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Rini Hernandez hears Cuban people chant "We're not afraid anymore"

Rini Hernandez hears Cuban people chant "We're not afraid anymore"

Missions and Outreach


Rev. Dr. Rinaldo "Rini" Hernandez initially couldn't believe the reports out of Cuba. People were marching in the streets, protesting against their authoritarian government.

As a native of Cuba, he knows what can happen when the people rise against their leaders in that island nation.

It's not good.

Rev. Dr. Rini Hernandez

"My first reaction was shock because we have not seen demonstrations like this in Cuba for 62 years. I couldn't believe my eyes that people were taking it to the streets. People have reached a limit of hunger, lack of medicines, COVID has been terrible. They've had more than 6,000 cases daily. A lot of people were dying," he said.

"These people are extremely brave for doing this. They know that for years and years, the government has put a lot of resources into the military to face these demonstrations. Where money has been lacking for people to have these services, they've spent millions and millions on the military."

And when people rose, the Cuban government quickly tried to put them back down. Internet access was cut off, making it harder for protesters to communicate.

"But people have been able to find what they call tunnels. They use VPN to send messages. I've been able to talk to pastors in Cuba," Hernandez said. "It's hard, though. The majority of people don't have access to the internet.

"They want to know why are we poor? Why don't we have enough medicine? The government always blames the U.S. for everything, but it's not the U.S.'s fault."

Soldiers dealt harshly with those who continued to resist.

"We have videos from inside Cuba of people who have been shot in the streets. We've seen videos of police beating people with clubs, people who are already on the floor," he said.

"There's no access to guns in Cuba. People have not had access to guns for more than 60 years. If they find you with a gun, you'll get a lot of years in jail."

Hernandez is the Director, Latino/a Ministries for the Florida Conference and the Senior Pastor at Cape Coral UMC in Florida. He received his theological education in Matanzas Theological Seminary before earning his doctoral degree from Columbia Theological Seminary in Decatur, Ga. 

He also served The Methodist Church in Cuba for 23 years as a pastor, district superintendent, seminary professor, and church planter before moving to Miami in September 2001.

He keeps close tabs on his former home, and he has a message he says he felt "morally obligated to share."

"Something has dramatically changed because of the upheaval. If you could hear what people are chanting in the streets, the most common word is freedom, freedom, freedom," he said.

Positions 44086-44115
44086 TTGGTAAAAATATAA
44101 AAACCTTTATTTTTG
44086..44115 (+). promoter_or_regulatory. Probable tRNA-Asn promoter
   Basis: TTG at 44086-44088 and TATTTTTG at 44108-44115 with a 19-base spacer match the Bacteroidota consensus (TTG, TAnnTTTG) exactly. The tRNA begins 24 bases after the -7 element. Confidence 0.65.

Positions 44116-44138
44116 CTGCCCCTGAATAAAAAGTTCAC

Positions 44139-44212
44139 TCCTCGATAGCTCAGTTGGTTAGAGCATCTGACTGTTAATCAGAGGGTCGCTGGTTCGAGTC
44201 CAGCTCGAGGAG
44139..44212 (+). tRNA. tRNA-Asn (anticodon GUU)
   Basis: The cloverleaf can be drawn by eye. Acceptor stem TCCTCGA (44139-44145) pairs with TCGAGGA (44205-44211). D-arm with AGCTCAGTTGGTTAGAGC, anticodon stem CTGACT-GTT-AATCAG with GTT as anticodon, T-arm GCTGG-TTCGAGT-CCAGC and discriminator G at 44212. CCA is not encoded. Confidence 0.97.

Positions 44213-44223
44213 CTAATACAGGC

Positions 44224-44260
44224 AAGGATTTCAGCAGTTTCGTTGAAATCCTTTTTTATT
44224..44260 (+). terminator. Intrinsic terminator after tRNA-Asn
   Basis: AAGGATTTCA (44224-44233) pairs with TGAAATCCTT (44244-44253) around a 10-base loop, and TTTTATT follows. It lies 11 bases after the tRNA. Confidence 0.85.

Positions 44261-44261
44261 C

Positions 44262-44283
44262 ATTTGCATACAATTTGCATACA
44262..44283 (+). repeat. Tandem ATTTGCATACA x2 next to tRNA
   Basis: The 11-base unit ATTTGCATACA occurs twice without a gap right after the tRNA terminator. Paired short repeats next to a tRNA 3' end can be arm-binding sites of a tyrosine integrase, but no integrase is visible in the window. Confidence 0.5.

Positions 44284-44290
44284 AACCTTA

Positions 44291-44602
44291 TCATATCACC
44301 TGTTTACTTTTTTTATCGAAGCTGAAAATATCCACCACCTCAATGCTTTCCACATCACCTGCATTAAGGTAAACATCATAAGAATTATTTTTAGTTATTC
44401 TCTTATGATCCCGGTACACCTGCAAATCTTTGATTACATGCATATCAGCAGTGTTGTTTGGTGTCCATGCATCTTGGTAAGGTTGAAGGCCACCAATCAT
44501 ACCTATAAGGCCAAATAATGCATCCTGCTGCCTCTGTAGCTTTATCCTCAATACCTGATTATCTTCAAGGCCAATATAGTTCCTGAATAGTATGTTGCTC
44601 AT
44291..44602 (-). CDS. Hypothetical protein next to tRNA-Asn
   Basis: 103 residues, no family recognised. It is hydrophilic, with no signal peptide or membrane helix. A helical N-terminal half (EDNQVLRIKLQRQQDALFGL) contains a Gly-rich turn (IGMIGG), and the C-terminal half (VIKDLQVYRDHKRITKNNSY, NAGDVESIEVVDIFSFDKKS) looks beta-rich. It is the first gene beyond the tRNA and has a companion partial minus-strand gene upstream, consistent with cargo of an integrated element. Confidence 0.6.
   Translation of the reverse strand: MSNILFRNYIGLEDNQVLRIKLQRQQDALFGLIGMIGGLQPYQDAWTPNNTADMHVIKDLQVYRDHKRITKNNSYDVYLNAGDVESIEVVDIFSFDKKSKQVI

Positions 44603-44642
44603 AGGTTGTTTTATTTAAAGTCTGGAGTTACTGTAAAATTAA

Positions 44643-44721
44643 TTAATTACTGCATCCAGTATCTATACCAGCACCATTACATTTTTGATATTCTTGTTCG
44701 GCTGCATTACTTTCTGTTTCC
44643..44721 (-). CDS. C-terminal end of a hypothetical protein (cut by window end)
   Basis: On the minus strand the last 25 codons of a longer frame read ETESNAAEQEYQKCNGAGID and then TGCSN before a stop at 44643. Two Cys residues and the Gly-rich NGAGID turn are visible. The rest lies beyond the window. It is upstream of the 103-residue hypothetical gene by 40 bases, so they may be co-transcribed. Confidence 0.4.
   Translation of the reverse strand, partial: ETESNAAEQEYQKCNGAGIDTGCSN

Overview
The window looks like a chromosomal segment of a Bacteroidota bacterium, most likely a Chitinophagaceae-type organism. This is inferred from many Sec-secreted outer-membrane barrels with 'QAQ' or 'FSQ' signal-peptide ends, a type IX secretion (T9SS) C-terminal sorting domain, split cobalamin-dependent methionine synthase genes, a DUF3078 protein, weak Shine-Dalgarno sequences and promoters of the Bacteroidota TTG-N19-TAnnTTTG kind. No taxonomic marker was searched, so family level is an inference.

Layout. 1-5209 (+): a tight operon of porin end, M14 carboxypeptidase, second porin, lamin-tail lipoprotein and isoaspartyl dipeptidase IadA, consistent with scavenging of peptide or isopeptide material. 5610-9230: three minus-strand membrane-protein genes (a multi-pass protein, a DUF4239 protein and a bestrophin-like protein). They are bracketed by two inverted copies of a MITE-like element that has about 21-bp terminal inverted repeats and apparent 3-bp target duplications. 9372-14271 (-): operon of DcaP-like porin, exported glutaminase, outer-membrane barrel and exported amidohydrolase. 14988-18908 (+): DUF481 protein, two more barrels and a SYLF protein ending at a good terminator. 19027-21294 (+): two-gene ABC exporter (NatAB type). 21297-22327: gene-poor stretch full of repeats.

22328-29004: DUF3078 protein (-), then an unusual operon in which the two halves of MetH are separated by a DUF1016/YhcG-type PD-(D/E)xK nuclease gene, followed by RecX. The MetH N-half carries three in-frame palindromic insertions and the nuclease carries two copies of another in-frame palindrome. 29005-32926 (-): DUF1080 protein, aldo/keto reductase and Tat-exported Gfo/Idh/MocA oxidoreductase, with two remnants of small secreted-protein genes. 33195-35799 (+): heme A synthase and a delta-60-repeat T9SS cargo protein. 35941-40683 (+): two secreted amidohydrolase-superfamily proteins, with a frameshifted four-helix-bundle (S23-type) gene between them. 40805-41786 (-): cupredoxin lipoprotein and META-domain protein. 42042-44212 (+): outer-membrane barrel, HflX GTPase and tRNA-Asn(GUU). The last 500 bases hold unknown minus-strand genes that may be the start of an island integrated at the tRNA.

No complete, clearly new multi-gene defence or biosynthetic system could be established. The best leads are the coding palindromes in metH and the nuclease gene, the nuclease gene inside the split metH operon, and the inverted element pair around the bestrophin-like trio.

"The other chant is that we are not afraid anymore. The Cuban people have found their voice. They have not been allowed for 62 years to have a voice and to express their discontent. They have found their voice now and are going to exercise that right more freely now. They don't care about the consequences."

In addition to the crackdown, the Cuban government orchestrated a rally designed to show it still had the support of the people. People were supposed to report at 4:30 a.m. to begin lining up for the cameras of the state-run news outlets.

"They had a gathering of about 5,000 people, which is almost nothing compared to one million (Fidel) Castro was able to gather at Revolution Square in Havana," Hernandez said.

"I've heard from people who were told either you'll be there at 4:30 in the morning, or on Monday you won't have a job. I've heard from teachers who were told that they had to be there, or they wouldn't have a job. And even with those threats, they could only get 5,000 people."

The United Methodist Church, both here and in Cuba, stands in full support of the Cuban people.

"I think that group Methodists United In Prayer put together a very significant document," Hernandez said. "No. 1 is prayer, absolutely. We are encouraging that."

In a statement, Methodists United in Prayer echoed the words of the Methodist Church in Cuba and condemns all violence against the people of Cuba. They called upon churches in Florida and across our nation to:

1. FAST and PRAY for the people of Cuba. "Is this not the fast that I have chosen: To loose the bonds of wickedness, to undo the heavy burdens, to let the oppressed go free, and that you break every yoke?" – Isaiah 58:6

2. Lift up a SHARED PRAYER on Sunday Worship for the people of Cuba. "Then they cry out to the Lord in their trouble, and He brings them out of their distresses." –  Psalm 107:2

3. GIVE towards relief for the people of Cuba through the Methodist Church in Cuba. "But whoever has this world's goods, and sees his brother in need, and shuts up his heart from him, how does the love of God abide in him?" – 1 John 3:17

4. Send LETTERS to our nation's leaders: the President, the Senate, and the House of Representatives. "Save, Lord! May the King answer us when we call." – Psalm 20:9

The time is now.

Joe Henderson is News Content Editor for FLUMC.org.


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